The Circle

“Circles: The moon is most happy when it is full, the sun always looks like a perfectly minted gold coin polished and placed in flight by God’s playful kiss. And so many varieties of fruit hang plump and round. I see the beautiful curve of a pregnant belly shaped by a soul within, and the earth it self. I have gotten the hint: There is something about circles the beloved likes. Within the circle of a perfect one there is an infinite community of light.” – Hafiz

Circles keep showing up in my life, again and again, drawing me in, enticing me, inviting me to find the wisdom at the centre.

First there was The Circle Way

I fell in love with the idea of The Circle Way when I first encountered the work of Christina Baldwin and Ann Linnea thirteen years ago. It took awhile before I had fully embraced it and could use it confidently in my work, but now it is central to everything I do. I use it in the classroom, in retreats, in group consultations, and even in online spaces.

circle of womenThe Circle Way is both simple and complex. In fact, I would say it is the “simplicity on the other side of complexity” that Oliver Wendell Holmes is talking about in this quote… “For the simplicity on this side of complexity, I wouldn’t give you a fig. But for the simplicity on the other side of complexity, for that I would give you anything I have.”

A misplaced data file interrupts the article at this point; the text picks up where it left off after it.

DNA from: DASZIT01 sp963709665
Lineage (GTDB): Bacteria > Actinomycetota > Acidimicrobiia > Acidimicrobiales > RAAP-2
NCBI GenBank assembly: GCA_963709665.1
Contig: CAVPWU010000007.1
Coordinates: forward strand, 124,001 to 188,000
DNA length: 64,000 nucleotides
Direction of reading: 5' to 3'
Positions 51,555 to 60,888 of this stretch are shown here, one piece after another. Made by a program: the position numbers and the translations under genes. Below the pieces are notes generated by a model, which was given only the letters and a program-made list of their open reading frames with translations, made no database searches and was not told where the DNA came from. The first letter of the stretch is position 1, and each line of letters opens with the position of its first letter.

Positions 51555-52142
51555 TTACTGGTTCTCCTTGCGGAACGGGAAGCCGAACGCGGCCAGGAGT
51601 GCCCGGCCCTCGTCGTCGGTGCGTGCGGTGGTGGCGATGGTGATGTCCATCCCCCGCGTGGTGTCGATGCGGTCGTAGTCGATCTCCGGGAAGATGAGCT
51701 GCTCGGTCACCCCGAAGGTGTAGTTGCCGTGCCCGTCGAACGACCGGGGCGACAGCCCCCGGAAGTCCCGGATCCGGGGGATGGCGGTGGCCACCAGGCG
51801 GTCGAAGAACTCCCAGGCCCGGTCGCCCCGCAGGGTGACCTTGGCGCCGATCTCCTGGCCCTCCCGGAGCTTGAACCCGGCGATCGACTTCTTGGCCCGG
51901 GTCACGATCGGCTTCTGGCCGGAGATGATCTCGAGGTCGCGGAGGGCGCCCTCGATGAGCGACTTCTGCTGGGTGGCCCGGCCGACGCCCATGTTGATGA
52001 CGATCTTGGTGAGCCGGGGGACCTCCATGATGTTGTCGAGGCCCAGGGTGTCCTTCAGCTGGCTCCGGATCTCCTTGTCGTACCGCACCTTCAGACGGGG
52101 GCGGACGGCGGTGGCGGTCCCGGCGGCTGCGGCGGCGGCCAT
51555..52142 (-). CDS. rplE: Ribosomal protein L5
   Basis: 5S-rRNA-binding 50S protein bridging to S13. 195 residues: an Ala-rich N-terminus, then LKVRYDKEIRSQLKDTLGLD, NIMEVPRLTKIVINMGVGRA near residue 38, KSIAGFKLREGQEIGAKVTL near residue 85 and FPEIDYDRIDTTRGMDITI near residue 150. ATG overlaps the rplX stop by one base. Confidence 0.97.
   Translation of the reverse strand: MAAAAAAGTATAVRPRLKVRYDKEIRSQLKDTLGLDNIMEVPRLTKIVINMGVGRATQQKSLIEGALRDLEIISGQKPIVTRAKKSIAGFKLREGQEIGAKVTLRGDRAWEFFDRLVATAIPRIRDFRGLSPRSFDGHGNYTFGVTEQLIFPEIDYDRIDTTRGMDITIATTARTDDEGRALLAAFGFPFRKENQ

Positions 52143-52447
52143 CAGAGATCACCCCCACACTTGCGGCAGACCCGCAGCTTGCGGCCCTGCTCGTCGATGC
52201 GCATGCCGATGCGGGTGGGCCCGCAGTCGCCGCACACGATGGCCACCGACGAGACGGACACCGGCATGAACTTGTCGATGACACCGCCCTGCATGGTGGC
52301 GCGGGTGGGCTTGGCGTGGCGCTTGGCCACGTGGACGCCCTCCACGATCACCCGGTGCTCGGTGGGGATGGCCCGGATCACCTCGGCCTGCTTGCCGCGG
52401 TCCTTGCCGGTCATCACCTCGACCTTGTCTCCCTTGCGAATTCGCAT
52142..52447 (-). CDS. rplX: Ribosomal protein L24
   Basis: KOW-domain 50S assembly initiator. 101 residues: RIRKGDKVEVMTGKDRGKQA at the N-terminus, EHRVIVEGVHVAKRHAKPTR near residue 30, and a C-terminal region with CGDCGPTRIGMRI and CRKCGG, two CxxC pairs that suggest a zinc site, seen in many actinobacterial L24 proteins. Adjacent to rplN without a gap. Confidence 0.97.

The Circle Way helps us cut through complexity to the simplicity on the other side.

By gathering people into a circle where we can all look into each other’s eyes, using some simple structure, principles and practices to help hold the conversation, and being intentional about the way we engage with each other, we can dramatically shift our conversations. I’ve seen it happen again and again. People engage more intentionally than they normally do, conflict is resolved in constructive ways, and there is honesty and authenticity in the way we show up for each other.

If you’d like to learn more about how to host your own circle, you can download PeerSpirit’s Basic Guidelines here, or you can buy the book.

Here are some of the things I love about The Circle Way:

1. It gives each person a voice. Circle council always begins with a check-in and ends with a check-out, where a talking piece is passed around and each person has an opportunity to speak. Whoever is holding the talking piece is the only person who can speak, giving respect and reverence to whatever each person chooses to speak of.

2. It cuts out distraction and holds focus. I’ve sat in many meetings and classrooms where only half of the people in the room are engaged and the other half are in side conversations or checking their smartphones. That rarely happens in a circle, and if it does, it will be called out by the others in the circle and rarely needs to be addressed by the host. People are much more attentive when they know they are being witnessed and when they are invited to witness each other.